[Show abstract][Hide abstract] ABSTRACT: Despite their enormous potential as novel research tools and therapeutic agents, artificial transcription factors (ATFs) that
up-regulate transcription robustly in vivo remain elusive. In investigating an ATF that does function exceptionally well in vivo, we uncovered an unexpected relationship between transcription function and a binding interaction between the activation
domain and an adjacent region of the DNA binding domain. Disruption of this interaction leads to complete loss of function
in vivo, even though the activation domain is still able to bind to its target in the transcriptional machinery. We propose that
this interaction parallels those between natural activation domains and their regulatory proteins, concealing the activation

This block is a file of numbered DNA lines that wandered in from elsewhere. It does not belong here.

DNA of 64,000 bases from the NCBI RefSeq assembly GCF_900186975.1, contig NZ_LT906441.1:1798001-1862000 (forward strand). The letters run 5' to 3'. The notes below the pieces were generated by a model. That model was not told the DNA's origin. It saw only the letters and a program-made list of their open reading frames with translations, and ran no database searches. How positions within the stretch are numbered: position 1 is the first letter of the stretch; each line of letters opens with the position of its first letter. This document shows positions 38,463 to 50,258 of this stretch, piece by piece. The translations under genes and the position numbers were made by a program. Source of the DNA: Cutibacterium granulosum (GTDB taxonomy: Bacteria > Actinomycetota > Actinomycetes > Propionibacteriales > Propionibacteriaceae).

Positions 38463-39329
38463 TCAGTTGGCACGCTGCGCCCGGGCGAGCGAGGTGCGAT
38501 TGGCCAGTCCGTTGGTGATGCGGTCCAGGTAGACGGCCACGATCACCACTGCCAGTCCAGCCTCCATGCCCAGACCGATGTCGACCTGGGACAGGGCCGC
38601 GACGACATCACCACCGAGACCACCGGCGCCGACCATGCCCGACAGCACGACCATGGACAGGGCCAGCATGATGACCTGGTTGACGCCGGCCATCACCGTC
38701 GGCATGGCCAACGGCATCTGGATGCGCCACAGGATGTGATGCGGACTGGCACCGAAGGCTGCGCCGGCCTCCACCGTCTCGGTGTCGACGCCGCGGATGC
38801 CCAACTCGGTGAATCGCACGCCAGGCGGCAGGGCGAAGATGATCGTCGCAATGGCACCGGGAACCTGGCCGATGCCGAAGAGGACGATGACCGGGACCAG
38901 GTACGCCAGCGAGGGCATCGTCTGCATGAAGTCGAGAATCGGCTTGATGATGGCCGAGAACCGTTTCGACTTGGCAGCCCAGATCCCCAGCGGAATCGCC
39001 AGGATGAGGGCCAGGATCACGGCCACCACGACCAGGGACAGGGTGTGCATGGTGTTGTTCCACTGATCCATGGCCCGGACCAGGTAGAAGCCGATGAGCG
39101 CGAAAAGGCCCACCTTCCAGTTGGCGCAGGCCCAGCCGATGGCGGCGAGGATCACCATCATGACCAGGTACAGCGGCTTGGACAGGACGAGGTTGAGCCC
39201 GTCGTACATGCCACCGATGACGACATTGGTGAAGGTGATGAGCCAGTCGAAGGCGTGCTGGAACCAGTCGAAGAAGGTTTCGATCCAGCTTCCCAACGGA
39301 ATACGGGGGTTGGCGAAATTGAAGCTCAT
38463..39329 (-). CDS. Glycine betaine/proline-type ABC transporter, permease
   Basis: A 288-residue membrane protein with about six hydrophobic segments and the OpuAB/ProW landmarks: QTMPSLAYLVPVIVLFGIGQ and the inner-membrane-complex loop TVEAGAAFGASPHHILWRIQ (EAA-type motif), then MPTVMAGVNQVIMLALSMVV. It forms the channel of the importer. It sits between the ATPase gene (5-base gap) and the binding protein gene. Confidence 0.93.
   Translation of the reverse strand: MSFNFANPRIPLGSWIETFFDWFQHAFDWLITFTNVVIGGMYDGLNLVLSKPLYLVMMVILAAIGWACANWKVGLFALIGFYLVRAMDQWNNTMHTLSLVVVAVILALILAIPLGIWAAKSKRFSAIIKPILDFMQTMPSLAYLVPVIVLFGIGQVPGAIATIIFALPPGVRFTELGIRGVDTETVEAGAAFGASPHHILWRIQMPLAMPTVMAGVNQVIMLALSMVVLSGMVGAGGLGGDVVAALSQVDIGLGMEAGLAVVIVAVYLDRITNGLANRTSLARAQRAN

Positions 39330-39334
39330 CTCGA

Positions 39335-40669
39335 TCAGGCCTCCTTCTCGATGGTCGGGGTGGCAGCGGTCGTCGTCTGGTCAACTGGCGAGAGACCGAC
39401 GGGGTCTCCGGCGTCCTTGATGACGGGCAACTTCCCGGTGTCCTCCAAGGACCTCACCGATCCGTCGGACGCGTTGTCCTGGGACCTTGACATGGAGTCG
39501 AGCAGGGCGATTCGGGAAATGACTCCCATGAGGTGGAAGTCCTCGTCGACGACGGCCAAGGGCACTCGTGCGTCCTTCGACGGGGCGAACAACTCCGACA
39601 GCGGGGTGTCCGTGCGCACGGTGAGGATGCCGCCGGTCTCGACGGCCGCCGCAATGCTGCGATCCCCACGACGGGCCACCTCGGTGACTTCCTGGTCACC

domain from solvent and the cellular milieu until it binds to its transcriptional machinery target. Inclusion of this property
in the future design of ATFs should enhance their efficacy in vivo.
[Show abstract][Hide abstract] ABSTRACT: Programmable DNA-binding polyamides coupled to short peptides have led to the creation of synthetic artificial transcription factors. A hairpin polyamide-YPWM tetrapeptide conjugate facilitates the binding of a natural transcription factor Exd to an adjacent DNA site. Such small molecules function as protein-DNA dimerizers that stabilize complexes at composite DNA binding sites. Here we investigate the role of the linker that connects the polyamide to the peptide. We find that a substantial degree of variability in the linker length is tolerated at lower temperatures. At physiological temperatures, the longest linker tested confers a "switch"-like property on the protein-DNA dimerizer, in that it abolishes the ability of the YPWM moiety to recruit the natural transcription factor to DNA. These observations provide design principles for future artificial transcription factors that can be externally regulated and can function in concert with the cellular regulatory circuitry.
Proceedings of the National Academy of Sciences 05/2005; 102(14):5008-13. DOI:10.1073/pnas.0501289102 · 9.67 Impact Factor